In Michael Moore’s Capitalism: A Love Story (which is excellent, btw) he refers to two 2005 Citigroup memos about â€˜plutonomy’ economies and political structures designed with the primary purpose of further enriching the rich. They’re stunning, not only for their frank admission that capitalism favours a tiny portion of the population at the expense of the rest but the premise that this is fantastic and that anything that could change the situation, like democracy, is a â€˜threat’. Here’s some quotes:
The earth is being held up by muscular arms of its entrepreneur-plutocrats [Jesus, a straight-faced reference to Ayn Rand’s Atlas Shrugged]
In a plutonomy, there is no such animal as the â€˜average consumer’. There are rich consumers, few in number, but disproportionate in the gigantic slice of income and consumption they take. There are the rest, the ‘non-rich’, the multitudinous many, but only accounting for surprisingly small bites of the national pie.
The top 1% of households account for 33% of net worth, greater than the bottom 90% put together.
[During an economic boom] in a plutonomy, the rich drop their savings rate, consume a larger fraction of their bloated, very large share of the economy. This behaviour overshadows the decisions of everybody else. The behaviour of the exceptionally rich drives the national numbers the ‘appalling low’ overall savings rate, the ‘overextended consumer’, and the ‘unsustainable’ current accounts.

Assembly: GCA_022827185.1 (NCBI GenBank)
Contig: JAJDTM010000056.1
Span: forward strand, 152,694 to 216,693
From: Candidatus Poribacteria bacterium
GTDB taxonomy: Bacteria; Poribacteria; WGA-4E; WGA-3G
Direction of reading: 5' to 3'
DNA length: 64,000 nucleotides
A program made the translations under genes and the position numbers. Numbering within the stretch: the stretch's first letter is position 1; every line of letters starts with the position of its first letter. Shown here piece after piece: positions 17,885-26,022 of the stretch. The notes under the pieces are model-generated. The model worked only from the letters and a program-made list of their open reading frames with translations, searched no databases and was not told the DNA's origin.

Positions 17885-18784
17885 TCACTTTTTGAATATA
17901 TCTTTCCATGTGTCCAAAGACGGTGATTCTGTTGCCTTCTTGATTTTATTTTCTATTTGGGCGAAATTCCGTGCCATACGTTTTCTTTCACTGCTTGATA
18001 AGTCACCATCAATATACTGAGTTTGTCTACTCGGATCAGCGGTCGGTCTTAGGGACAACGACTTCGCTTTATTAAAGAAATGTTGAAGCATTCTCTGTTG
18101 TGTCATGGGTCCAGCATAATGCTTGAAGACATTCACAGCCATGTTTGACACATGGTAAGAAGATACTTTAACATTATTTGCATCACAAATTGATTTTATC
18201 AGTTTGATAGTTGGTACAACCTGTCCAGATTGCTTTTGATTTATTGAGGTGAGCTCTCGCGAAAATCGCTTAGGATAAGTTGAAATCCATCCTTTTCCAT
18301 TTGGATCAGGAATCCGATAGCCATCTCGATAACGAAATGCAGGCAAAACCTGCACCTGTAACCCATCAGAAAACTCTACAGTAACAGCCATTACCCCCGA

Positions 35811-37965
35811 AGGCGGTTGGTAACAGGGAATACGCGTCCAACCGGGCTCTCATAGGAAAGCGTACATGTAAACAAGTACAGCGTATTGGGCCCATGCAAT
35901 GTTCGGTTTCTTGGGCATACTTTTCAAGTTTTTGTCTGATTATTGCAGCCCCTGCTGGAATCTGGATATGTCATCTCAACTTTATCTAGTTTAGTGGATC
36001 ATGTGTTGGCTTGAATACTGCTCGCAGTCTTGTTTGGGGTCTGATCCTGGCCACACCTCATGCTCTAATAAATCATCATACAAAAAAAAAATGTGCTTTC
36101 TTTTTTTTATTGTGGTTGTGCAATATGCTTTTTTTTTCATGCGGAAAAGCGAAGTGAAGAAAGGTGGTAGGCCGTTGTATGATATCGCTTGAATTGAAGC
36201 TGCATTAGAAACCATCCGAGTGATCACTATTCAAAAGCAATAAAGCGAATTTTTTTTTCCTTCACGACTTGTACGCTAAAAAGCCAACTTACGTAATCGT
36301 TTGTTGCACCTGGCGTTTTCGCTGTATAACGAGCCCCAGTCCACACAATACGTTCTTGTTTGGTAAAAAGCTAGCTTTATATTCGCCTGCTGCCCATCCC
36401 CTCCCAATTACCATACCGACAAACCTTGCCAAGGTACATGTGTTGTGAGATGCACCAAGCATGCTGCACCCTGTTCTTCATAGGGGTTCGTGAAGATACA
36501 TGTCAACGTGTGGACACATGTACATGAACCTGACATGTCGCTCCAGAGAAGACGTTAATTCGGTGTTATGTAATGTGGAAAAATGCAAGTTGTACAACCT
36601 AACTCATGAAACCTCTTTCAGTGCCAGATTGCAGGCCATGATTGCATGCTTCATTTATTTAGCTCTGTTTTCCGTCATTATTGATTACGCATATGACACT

Under a section dealing with â€˜threats’ to plutonomy:
Whilst the rich are getting a greater share of the wealth and the poor a lesser share, political enfranchisement remains as it was one person, one vote. At some point it is likely that labour will fight against the rising profit share of the rich.
Corporate tax rates could rise, choking off returns to the private sector, and personal taxation rates could rise dividend, capital-gains, and inheritance tax rises would hurt the plutonomy.
slow down the rate of wealth accumulation by the rich generally thought a reduction in the profit share of GDP. This could occur through a change in rules that affect the balance of power between labour and capital.
One reason that societies allow plutonomy is because enough of the electorate believe they have a chance of becoming a Pluto-participant. Could plutonomies die because the dream is dead, because enough of society does not believe they can participate? The answer is of course yes. But we suspect this is a threat more clearly felt during recession and periods of falling wealth if voters fells they cannot participate they are more likely to divide up the wealth pie.
The rich know they’re on conflict with us and they’re outnumbered. Their best hope is that most of us keep our eyes closed and continue to buy the lie that we could be plutocrats too.